In 2016, stocks surged when Donald Trump won the presidency on his tax and economic policies, despite conventional thinking that the market could crash if he beat Hilary Clinton. Now that his re-election is uncertain, stocks are again higher, despite expectations an unclear election result would hurt the stock market.
"It's a complicated mix of things but the bottom line is the market is moving higher on this mix of reduced uncertainty and a better tax environment and that seems to be enough to offset the concern about a contested election," said Keon.
But the bond market is less optimistic.
"Let's say it's a multiple week delay...I'd say yields would be much lower. If it's a couple week delay, the 10-year is probably below 0.60%," said Michael Schumacher, director of rates strategy at Wells Fargo.
Schumacher said if Biden is president with a Republican Senate, that is the election scenario that would likely lead to the least amount of stimulus spending. The bond market is already reflecting concerns that less stimulus could impact growth, but stocks Wednesday didn't appear to share that sentiment.
"The election is not out of the woods yet. The market needs to take a breather and let it play out a little bit," said Schumacher.
Wharton School professor Jeremy Siegel said if Biden wins, it could be a positive, even if Trump's presidency has been good for the economy and stocks.
"This is good for the stock market," said Siegel, on CNBC. "The tax increase was a big potential negative that is off the table."
Siegel said if Biden is the winner he may actually work better with Senate Majority Leader Mitch McConnell because of his reputation of working across the aisle, and he would also have a different approach to trade relations. Siegel said many of Trump's policies were positive but his trade war was not one of them.
The markets have been repeatedly disappointed by a lack of a stimulus deal, so that was one Democratic policy that had viewed as positive by the stock market. The White House had been working out a compromise with House Democrats towards a large $2 trillion stimulus proposal, but the effort stalled ahead of the election. Senate Republicans sought a much smaller package.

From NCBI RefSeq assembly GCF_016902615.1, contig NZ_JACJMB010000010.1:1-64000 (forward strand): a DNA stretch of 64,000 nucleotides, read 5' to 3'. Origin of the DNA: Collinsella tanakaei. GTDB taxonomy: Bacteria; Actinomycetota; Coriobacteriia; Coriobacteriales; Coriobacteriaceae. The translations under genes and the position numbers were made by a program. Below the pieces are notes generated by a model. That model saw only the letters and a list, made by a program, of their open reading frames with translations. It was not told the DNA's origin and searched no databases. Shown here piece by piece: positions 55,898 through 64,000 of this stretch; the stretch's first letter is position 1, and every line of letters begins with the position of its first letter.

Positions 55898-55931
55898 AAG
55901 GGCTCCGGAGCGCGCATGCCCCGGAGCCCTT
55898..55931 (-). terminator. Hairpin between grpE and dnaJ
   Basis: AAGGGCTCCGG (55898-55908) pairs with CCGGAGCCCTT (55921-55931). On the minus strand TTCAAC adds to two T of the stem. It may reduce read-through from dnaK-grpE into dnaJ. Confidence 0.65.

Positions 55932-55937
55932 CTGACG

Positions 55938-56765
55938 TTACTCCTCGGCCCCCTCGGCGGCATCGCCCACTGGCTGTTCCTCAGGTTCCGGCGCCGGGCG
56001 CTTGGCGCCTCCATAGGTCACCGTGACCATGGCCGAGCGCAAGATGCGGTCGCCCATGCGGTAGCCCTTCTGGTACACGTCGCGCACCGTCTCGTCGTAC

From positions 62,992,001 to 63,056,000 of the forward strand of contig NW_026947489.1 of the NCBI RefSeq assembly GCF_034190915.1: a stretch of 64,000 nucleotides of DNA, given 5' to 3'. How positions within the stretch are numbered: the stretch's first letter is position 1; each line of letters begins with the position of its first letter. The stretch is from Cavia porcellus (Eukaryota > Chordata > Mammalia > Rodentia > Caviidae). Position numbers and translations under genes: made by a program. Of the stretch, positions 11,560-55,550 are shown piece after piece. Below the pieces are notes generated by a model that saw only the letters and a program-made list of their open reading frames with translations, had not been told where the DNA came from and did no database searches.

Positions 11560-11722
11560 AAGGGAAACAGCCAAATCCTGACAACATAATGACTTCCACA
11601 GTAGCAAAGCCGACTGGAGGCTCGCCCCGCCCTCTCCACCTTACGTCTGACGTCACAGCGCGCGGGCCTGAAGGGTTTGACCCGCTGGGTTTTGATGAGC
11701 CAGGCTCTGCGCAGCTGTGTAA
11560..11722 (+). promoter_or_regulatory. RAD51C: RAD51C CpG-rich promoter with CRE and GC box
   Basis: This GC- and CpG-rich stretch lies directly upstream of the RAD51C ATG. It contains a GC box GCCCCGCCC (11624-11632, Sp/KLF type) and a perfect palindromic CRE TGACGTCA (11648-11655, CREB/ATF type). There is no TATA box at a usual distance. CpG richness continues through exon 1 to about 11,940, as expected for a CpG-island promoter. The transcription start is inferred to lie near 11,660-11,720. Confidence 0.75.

McConnell said Wednesday that a new Covid stimulus package would be needed by the end of the year, suggesting Congress and the White House could work on a bill in the lame duck session.
But there is also a concern that a Biden presidency with a split Congress could end up in gridlock. Stocks have historically performed better when a president has a Congress dominated by his own party, as Trump did early in his term when the tax law was changed.
"92 years worth of data show that in divided government years, the average return is 6.1% versus unified government years at 9.3%," said Julian Emanuel, head of equities and derivatives strategy at BTIG. "Who is president matters to the process itself. Maintaining the integrity of the voting and counting process and the decision of one part or the other to concede and that happening sooner rather than later is important."
Emanuel said he expects the correction that started on Sept. 2 has some ways to go, with stocks still more than halfway back to prior levels. The pandemic is continuing to spread, and if it begins to impact the economy again, stocks would struggle.
"Investors have incorrectly gotten comfortable with the dichotomy between the stock market and the real economy," Emanuel said. But he also said a major incentive for stock investors is the fact the interest rates are very low.
"The message of the bond market today is that higher rates can happen, but it is going to be a long slog," Emanuel said.